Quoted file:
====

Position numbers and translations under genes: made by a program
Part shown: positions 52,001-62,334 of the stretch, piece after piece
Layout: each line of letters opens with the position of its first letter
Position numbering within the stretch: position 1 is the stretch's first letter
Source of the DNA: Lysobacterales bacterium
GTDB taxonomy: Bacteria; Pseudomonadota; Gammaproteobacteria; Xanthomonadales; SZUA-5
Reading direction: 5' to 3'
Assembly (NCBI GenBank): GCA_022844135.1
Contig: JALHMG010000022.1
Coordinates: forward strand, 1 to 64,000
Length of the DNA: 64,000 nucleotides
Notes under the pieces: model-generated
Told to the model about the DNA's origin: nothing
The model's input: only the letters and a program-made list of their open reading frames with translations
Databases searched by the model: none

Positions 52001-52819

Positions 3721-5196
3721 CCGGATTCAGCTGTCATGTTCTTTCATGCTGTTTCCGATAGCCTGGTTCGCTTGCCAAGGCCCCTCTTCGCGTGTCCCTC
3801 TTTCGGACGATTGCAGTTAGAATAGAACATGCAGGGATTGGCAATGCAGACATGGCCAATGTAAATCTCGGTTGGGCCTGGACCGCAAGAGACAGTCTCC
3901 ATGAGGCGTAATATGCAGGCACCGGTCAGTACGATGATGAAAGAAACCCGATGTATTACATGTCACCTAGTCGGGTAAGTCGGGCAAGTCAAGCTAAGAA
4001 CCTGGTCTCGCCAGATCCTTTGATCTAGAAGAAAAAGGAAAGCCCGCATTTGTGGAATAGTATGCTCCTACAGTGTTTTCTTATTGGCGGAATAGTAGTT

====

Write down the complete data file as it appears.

Position numbers and translations under genes: made by a program
Part shown: positions 52,001-62,334 of the stretch, piece after piece
Layout: each line of letters opens with the position of its first letter
Position numbering within the stretch: position 1 is the stretch's first letter
Source of the DNA: Lysobacterales bacterium
GTDB taxonomy: Bacteria; Pseudomonadota; Gammaproteobacteria; Xanthomonadales; SZUA-5
Reading direction: 5' to 3'
Assembly (NCBI GenBank): GCA_022844135.1
Contig: JALHMG010000022.1
Coordinates: forward strand, 1 to 64,000
Length of the DNA: 64,000 nucleotides
Notes under the pieces: model-generated
Told to the model about the DNA's origin: nothing
The model's input: only the letters and a program-made list of their open reading frames with translations
Databases searched by the model: none

Positions 52001-52819

Positions 3721-5196
3721 CCGGATTCAGCTGTCATGTTCTTTCATGCTGTTTCCGATAGCCTGGTTCGCTTGCCAAGGCCCCTCTTCGCGTGTCCCTC
3801 TTTCGGACGATTGCAGTTAGAATAGAACATGCAGGGATTGGCAATGCAGACATGGCCAATGTAAATCTCGGTTGGGCCTGGACCGCAAGAGACAGTCTCC
3901 ATGAGGCGTAATATGCAGGCACCGGTCAGTACGATGATGAAAGAAACCCGATGTATTACATGTCACCTAGTCGGGTAAGTCGGGCAAGTCAAGCTAAGAA
4001 CCTGGTCTCGCCAGATCCTTTGATCTAGAAGAAAAAGGAAAGCCCGCATTTGTGGAATAGTATGCTCCTACAGTGTTTTCTTATTGGCGGAATAGTAGTT